Response:

{
    "Allow": "Determined whether the user is allowed or not",
    "Msg":   "The authorization message",
    "Err":   "The error message if things go wrong"
}

#### /AuthZPlugin.AuthZRes

Request:

{
    "User":              "The user identification",
    "UserAuthNMethod":   "The authentication method used",
    "RequestMethod":     "The HTTP method",
    "RequestURI":        "The HTTP request URI",
    "RequestBody":       "Byte array containing the raw HTTP request body",
    "RequestHeader":     "Byte array containing the raw HTTP request header as a map[string][]string",
    "ResponseBody":      "Byte array containing the raw HTTP response body",
    "ResponseHeader":    "Byte array containing the raw HTTP response header as a map[string][]string",
    "ResponseStatusCode":"Response status code"
}

Response:

{
   "Allow":              "Determined whether the user is allowed or not",
   "Msg":                "The authorization message",
   "Err":                "The error message if things go wrong"
}

Request authorization

Each plugin must support two request authorization messages formats, one from the daemon to the plugin and then from the plugin to the daemon. The tables below detail the content expected in each message.

Daemon -> Plugin

Name Type Description
User string The user identification
Authentication method string The authentication method used
Request method enum The HTTP method (GET/DELETE/POST)
Request URI string The HTTP request URI including API version (e.g., v.1.17/containers/json)
Request headers map[string]string Request headers as key value pairs (without the authorization header)
Request body []byte Raw request body

Plugin -> Daemon

Name Type Description
Allow bool Boolean value indicating whether the request is allowed or denied
Msg string Authorization message (will be returned to the client in case the access is denied)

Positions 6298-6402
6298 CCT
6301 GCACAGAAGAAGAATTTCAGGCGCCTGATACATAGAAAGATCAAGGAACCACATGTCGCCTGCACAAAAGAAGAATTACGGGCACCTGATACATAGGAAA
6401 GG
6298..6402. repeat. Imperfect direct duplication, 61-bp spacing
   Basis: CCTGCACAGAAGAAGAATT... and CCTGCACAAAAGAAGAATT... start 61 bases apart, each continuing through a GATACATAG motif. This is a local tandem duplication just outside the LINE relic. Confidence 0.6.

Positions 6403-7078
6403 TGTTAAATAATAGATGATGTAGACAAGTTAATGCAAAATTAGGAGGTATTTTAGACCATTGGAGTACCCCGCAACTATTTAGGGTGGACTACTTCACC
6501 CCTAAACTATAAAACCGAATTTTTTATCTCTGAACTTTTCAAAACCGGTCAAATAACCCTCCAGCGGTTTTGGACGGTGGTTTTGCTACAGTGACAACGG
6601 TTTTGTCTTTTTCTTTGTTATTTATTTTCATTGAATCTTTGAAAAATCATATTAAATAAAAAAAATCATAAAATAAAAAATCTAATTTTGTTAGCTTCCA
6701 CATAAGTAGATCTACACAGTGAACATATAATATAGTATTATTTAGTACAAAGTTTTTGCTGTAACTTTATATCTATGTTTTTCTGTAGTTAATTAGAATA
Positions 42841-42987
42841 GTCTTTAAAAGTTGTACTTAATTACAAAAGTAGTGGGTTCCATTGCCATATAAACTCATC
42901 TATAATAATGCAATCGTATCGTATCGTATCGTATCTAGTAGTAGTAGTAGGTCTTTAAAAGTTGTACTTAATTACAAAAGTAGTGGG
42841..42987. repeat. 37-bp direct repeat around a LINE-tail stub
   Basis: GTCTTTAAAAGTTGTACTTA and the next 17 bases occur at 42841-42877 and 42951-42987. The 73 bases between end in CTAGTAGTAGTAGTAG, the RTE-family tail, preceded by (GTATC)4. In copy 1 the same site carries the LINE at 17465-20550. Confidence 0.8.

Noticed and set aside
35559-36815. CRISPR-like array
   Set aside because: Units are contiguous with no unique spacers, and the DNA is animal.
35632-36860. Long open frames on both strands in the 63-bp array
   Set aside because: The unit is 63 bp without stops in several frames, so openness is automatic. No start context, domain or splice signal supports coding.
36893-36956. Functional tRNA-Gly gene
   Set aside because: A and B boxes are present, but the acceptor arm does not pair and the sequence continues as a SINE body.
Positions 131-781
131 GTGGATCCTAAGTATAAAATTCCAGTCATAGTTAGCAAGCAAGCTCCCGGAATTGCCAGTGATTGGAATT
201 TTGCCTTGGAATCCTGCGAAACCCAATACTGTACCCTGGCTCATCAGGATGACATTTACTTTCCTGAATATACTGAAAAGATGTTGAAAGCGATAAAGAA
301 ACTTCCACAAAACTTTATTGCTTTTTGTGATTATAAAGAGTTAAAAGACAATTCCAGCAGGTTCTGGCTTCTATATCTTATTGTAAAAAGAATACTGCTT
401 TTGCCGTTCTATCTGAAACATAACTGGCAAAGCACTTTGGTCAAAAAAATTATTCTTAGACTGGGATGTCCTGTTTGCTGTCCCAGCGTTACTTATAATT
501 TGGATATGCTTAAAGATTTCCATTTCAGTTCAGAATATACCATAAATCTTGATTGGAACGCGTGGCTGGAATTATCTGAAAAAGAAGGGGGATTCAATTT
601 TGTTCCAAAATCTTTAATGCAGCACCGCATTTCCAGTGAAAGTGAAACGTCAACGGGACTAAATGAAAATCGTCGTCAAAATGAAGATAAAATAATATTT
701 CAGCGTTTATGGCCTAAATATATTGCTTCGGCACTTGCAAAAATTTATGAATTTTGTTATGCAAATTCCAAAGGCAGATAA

Err string Error message (will be returned to the client in case the plugin encounter an error. The string value supplied may appear in logs, so should not include confidential information)

Response authorization

The plugin must support two authorization messages formats, one from the daemon to the plugin and then from the plugin to the daemon. The tables below detail the content expected in each message.

Daemon -> Plugin

Name Type Description
User string The user identification
Authentication method string The authentication method used
Request method string The HTTP method (GET/DELETE/POST)
Request URI string The HTTP request URI including API version (e.g., v.1.17/containers/json)
Request headers map[string]string Request headers as key value pairs (without the authorization header)
Request body []byte Raw request body
Response status code int Status code from the docker daemon
Response headers map[string]string Response headers as key value pairs
Response body []byte Raw docker daemon response body

Plugin -> Daemon

Name Type Description
Allow bool Boolean value indicating whether the response is allowed or denied
Msg string Authorization message (will be returned to the client in case the access is denied)
Err string Error message (will be returned to the client in case the plugin encounter an error. The string value supplied may appear in logs, so should not include confidential information)